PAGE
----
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Rights to protest, dissent under attack in Asia

The right to dissent has come under ruthless attack in the Asia-Pacific with governments in the region having resorted to illegal detention, criminalization, and the killing of protesters, says a new report from rights watchdog CIVICUS Monitor.

The report titled, “Global Assessment on Protest Rights 2022” released on Dec. 7, says protesters demanding economic, political, and governance changes were brutally targeted in the region over the last year.

Governments used law, policy, and practice to suppress peaceful and non-violent gatherings in the backdrop of rules and regulations, said the report released days before Human Rights Day.

Josef Benedict, civic space researcher at CIVICUS Monitor said that “[Countries] used emergency regulations, anti-protest laws and even Covid-19 measures to block or disrupt protests as well as arrest and detain protesters.”

“Scores of protesters in the Asia region have been jailed on spurious charges”

“These actions are contrary to international human rights law and standards and create a chilling environment for those who speak out and mobilize,” Benedict said in a press release.

Globally, freedom of peaceful assembly faced restrictions in at least 100 of the 197 countries from Oct. 2021 to Sept. 2022, the report showed.

The detention of protesters was prevalent in 29 out of 92 countries in Europe and Central Asia. This was followed by 21 nations from Africa, 20 nations in the Asia– Pacific, 14 nations from the Americas, and 8 nations from the Middle East and North Africa (MENA) region respectively.

“Scores of protesters in the Asia region have been jailed on spurious charges or remain in pre-trial detention for long periods and have been denied bail. Some have been tortured and ill-treated,” the statement read.

The report indicated that in India, several student protesters, including Gulfisha Fathima and Umar Khalid, remain in detention without bail under an anti-terrorism law, for their involvement in demonstrations against the discriminatory Citizenship Amendment Act.

Rights groups have also documented instances of the authorities bulldozing and destroying the homes of Muslim protesters in Uttar Pradesh state in northern India.

“There has also been a lack of accountability for injuries and the killing of protesters”

In China, Laos, and Vietnam, freedom of peaceful assembly is tightly restricted through various laws. Strict legal provisions were also observed in countries such as Singapore, where even solo protests have been criminalized, the report read.

However, the most disturbing of all violations was the unlawful killing of protesters, which occurred in at least 24 countries.

“There has also been a lack of accountability for injuries and the killing of protesters which highlights the climate of impunity in the region,” Benedict said.

Africa and the Americas top the list with eight countries recording the killing of protesters. This is followed by Asia — Pacific and Europe and Central Asia with four countries each. MENA region had two countries reporting the killing of protesters.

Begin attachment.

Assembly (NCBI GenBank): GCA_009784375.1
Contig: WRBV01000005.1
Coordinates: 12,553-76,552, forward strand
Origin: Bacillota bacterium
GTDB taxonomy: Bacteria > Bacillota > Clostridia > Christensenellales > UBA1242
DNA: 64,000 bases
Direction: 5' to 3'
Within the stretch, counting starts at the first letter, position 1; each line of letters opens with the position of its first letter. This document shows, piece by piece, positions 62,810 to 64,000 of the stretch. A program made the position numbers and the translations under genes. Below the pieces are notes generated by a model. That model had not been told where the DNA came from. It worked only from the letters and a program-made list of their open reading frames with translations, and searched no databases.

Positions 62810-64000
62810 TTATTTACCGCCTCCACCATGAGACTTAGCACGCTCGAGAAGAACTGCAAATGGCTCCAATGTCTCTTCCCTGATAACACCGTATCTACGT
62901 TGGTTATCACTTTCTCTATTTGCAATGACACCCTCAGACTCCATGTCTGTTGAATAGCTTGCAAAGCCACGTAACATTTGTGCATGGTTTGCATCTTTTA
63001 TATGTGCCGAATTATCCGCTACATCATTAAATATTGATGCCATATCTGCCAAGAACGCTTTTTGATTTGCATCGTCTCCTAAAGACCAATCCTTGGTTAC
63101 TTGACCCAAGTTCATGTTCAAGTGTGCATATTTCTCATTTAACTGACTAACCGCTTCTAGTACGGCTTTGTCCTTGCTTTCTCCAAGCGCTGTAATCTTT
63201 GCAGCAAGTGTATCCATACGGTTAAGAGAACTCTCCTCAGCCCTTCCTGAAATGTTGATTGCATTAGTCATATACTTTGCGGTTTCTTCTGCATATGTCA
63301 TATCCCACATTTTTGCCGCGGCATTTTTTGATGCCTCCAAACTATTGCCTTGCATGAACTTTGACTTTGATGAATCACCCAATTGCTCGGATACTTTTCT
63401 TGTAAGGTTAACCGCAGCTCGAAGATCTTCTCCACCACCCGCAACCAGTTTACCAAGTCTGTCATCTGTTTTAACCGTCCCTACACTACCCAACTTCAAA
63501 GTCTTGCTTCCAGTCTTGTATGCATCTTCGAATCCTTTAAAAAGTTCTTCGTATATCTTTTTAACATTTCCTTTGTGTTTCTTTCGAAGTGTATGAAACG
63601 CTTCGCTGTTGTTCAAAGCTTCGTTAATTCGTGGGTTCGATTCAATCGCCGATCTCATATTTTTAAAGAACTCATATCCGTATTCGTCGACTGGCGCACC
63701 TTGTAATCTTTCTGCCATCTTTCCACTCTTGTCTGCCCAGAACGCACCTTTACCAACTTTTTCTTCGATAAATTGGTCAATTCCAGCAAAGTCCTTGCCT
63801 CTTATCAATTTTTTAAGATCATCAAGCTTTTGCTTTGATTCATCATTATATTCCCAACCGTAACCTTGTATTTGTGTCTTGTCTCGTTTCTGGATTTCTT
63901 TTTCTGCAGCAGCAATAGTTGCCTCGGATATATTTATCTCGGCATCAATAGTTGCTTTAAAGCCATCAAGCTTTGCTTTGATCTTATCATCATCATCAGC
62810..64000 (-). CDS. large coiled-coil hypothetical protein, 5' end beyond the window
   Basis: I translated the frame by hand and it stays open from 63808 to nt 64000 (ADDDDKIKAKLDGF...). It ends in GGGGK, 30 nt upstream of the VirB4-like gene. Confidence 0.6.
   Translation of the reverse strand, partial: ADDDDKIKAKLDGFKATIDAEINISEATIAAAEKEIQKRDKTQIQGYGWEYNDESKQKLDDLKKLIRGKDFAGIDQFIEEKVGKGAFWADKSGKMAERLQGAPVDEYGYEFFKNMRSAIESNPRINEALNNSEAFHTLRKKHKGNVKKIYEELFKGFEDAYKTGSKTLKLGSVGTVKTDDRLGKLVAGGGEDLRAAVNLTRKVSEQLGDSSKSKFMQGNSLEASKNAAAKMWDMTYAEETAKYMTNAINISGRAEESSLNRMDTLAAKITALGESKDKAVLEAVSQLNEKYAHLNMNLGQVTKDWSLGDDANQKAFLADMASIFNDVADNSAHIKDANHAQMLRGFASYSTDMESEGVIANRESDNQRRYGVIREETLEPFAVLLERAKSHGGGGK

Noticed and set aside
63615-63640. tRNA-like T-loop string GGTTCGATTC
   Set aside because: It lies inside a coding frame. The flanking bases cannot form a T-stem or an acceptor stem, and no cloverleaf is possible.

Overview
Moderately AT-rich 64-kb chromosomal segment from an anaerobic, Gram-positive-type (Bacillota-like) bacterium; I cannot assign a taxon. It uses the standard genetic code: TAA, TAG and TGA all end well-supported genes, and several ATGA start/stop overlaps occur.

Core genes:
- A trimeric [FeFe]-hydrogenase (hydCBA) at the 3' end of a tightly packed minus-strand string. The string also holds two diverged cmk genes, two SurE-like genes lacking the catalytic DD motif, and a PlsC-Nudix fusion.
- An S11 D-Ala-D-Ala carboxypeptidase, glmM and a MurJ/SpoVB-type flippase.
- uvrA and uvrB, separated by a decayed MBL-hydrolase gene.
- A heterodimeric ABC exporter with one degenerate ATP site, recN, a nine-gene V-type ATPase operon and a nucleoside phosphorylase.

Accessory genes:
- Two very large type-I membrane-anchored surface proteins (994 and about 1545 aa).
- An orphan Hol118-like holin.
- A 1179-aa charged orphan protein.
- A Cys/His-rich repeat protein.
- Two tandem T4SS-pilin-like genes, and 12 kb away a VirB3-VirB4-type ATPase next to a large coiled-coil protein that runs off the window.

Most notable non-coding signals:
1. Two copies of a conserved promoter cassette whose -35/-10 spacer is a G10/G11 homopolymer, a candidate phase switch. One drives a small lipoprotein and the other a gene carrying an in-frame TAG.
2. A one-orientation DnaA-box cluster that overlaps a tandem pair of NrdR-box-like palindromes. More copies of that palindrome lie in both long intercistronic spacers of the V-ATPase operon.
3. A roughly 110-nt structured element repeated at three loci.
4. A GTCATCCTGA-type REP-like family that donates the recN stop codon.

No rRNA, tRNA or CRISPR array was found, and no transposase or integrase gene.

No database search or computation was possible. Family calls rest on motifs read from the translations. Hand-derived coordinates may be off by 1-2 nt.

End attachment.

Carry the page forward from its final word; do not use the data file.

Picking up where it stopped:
The usage of excessive force was prevalent in 14 countries in the Asia-Pacific region.

In Myanmar, the junta has engaged in a violent crackdown on anti-coup protests by using the army and deadly weaponry.

“Demonstrators have been met with water cannons, batons, tear gas, and other acts of brute force”

Reportedly, more than a thousand people have been killed by the junta and there have been reports of the military using vehicles to ram into protesters.

Myanmar’s anti-coup protesters from the Civil Disobedience Movement face ongoing threats of arbitrary arrest, torture, and deadly attacks from the junta.

Demonstrators have been met with water cannons, batons, tear gas, and other acts of brute force in over 40 percent of the countries recording protests.

In Sri Lanka, the government has since April 2022 repeatedly used state of emergency regulations to curtail mass protests related to the country’s economic crisis. This has allowed the authorities to arrest and detain suspects without warrants and due process safeguards.

In Sri Lanka, under the state of emergency, curfews were imposed, internet access was restricted and social media shut down.

Whereas in Thailand an emergency decree on the Covid-19 pandemic continued to be used until the end of September 2022 to ban protests.

In Hong Kong, the government blocked all forms of protest as part of its crackdown on dissent.

In June 2022, the authorities banned public commemoration of the anniversary of the 1989 Tiananmen Square massacre, for a third consecutive year, citing risks from Covid-19.

In Afghanistan, following the Taliban’s takeover of the nation, a ban was announced on all protests in Kabul and other provinces without prior authorization.

Despite the restrictions, protests by women activists to demand an end to discrimination persisted and escalated after the violent death of Mahsa Amini.

The report also noted the governments in Cambodia, Qatar, Kuwait, Kazakhstan, and others exploited laws to muzzle dissent.

Source : Uca News